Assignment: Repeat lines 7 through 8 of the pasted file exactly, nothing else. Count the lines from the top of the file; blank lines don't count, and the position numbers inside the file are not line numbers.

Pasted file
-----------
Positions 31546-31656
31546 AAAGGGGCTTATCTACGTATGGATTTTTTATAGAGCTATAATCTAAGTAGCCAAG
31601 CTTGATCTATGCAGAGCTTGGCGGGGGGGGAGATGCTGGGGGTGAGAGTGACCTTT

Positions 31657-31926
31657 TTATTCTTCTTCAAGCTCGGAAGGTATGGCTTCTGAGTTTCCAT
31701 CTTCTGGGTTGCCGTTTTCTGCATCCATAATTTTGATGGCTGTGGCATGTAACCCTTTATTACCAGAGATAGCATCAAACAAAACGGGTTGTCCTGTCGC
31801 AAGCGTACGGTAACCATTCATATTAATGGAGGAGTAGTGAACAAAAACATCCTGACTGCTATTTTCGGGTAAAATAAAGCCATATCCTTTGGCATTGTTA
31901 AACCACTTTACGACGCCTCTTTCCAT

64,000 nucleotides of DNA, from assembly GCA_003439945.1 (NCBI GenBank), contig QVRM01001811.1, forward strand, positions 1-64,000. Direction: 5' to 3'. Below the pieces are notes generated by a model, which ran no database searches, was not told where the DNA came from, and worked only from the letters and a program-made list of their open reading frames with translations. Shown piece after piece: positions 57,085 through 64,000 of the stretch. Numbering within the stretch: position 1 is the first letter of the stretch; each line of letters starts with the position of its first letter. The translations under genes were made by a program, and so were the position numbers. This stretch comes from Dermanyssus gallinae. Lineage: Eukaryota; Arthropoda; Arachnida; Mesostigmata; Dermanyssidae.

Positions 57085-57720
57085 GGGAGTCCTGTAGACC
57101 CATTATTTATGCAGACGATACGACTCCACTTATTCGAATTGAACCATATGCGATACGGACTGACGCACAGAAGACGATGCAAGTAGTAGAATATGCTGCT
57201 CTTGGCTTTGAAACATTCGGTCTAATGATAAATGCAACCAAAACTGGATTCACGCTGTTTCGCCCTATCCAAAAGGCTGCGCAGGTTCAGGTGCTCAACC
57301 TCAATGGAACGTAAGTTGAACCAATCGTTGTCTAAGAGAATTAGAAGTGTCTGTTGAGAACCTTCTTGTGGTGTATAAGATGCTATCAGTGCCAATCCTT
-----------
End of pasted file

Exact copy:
31801 AAGCGTACGGTAACCATTCATATTAATGGAGGAGTAGTGAACAAAAACATCCTGACTGCTATTTTCGGGTAAAATAAAGCCATATCCTTTGGCATTGTTA
31901 AACCACTTTACGACGCCTCTTTCCAT